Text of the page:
The investment bank Goldman Sachs is supporting renewable energy projects with around $40 billion of investment between now and 2021, with bosses expecting large profits as a direct result.
Although some parts of the investment bank have been criticised, subjected to investigations by financial regulators and subsequently slapped with heavy fines, it says it is stepping up its global clean technology funding.
Speaking to Recharge earlier this month, Stuart Bernstein, head of Goldman Sachs’ clean investment arm, said the bank found the clean energy market “incredibly compelling”, adding, “It is at a transformational moment in time.”
“It will be important from a societal perspective, and it will be good business for us and our clients. We want to be extraordinarily focused, involved and have the best franchise in the area. That’s how we think about it”, he said.
The bank said that it would be focusing specifically on the emerging economies of China, Brazil, India and Mexico, but added that it would also be investing in some developed economies that were making commitments to renewables.
In related news, the Danish government was recently criticised when it approved Goldman Sachs’ $1.5 billion (£910m) investment in an offshore wind development. The deal means the bank now has a 20% stake in the project, which was initially developed the Danish state-owned firm Dong Energy.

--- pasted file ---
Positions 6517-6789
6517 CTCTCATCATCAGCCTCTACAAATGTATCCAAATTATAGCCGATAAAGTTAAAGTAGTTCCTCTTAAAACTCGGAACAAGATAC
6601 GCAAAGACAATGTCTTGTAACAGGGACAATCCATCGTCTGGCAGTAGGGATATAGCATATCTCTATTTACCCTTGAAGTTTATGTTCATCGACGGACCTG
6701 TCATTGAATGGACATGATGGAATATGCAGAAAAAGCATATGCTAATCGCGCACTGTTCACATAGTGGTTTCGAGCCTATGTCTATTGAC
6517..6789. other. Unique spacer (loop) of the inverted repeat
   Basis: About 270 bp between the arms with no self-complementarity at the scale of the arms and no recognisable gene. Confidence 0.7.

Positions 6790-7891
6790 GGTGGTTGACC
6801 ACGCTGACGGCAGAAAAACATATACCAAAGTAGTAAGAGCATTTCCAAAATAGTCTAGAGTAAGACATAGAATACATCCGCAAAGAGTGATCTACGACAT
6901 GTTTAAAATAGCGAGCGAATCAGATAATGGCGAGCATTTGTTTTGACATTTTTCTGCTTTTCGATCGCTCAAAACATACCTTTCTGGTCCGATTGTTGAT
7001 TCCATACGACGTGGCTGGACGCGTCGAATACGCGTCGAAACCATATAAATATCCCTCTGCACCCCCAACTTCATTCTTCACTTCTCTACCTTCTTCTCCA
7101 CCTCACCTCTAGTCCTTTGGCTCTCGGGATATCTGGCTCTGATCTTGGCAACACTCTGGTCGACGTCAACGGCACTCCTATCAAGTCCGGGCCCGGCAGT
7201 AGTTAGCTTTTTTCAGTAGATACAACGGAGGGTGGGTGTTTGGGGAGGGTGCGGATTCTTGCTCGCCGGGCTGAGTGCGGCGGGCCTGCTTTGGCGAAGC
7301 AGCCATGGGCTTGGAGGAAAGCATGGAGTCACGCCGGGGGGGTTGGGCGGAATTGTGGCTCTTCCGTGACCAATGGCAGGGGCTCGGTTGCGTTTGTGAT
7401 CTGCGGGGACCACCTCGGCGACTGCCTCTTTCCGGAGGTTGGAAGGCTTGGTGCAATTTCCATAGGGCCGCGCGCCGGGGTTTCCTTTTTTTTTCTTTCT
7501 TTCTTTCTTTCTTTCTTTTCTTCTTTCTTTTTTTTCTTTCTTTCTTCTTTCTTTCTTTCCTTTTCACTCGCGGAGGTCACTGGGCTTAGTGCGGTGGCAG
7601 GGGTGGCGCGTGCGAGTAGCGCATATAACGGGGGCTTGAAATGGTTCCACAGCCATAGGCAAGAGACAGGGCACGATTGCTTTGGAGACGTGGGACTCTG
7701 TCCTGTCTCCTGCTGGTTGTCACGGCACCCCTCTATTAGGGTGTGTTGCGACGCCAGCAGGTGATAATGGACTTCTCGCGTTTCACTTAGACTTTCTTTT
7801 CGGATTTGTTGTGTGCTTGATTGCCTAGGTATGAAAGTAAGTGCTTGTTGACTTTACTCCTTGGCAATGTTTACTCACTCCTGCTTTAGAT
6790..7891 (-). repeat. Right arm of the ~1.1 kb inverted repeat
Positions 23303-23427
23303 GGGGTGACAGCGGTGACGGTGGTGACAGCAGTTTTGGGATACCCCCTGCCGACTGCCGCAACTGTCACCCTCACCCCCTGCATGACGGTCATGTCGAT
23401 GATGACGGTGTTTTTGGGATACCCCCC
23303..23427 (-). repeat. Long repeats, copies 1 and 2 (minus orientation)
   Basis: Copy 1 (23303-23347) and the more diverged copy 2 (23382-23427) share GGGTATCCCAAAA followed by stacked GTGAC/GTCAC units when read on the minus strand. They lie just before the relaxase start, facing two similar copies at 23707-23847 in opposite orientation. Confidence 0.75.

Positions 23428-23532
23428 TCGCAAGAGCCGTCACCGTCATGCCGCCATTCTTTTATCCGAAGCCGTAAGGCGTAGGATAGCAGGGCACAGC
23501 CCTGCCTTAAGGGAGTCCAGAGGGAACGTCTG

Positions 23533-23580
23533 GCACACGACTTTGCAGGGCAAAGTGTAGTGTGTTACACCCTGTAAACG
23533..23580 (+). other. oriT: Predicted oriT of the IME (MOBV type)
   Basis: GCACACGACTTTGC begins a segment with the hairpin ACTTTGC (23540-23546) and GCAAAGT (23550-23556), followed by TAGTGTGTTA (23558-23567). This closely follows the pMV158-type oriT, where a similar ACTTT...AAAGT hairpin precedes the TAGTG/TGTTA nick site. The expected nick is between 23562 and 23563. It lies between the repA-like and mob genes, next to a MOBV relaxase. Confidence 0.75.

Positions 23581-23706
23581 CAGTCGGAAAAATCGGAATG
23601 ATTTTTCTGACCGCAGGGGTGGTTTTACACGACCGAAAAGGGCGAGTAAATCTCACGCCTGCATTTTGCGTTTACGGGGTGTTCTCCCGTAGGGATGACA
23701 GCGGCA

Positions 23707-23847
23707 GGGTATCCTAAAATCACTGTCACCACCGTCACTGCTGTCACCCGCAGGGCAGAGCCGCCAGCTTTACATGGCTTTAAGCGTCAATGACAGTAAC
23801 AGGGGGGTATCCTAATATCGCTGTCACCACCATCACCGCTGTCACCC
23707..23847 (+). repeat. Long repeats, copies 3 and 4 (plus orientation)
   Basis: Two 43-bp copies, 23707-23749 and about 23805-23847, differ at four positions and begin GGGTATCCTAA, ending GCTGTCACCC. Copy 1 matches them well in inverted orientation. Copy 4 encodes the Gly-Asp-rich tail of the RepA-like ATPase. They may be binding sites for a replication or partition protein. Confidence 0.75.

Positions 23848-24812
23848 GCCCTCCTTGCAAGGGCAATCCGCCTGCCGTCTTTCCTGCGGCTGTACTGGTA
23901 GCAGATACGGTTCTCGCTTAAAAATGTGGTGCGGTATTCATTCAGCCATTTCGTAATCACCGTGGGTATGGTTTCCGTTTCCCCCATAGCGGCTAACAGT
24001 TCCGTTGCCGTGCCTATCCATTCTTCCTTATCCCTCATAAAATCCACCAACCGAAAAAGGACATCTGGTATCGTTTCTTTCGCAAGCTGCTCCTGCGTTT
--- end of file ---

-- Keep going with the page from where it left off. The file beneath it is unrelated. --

As part of the deal, the bank was granted veto rights by Danish finance authorities, meaning Dong will have to consult the US investment bank for any major decisions. This includes appointing new chief executives, making acquisitions and selling off shares.
The Danish public are thought to be angry over Goldman’s tax status – with a base in Luxembourg and serving shareholders in the Caymen Islands and Delaware – but the bank defended its footing. It said that it would not be normal practice to set up an investment vehicle in Denmark for the purpose of one investment: “Goldman Sachs complies, and will continue to comply with all applicable tax laws in Denmark, Luxembourg, the United States and other relevant jurisdictions.”
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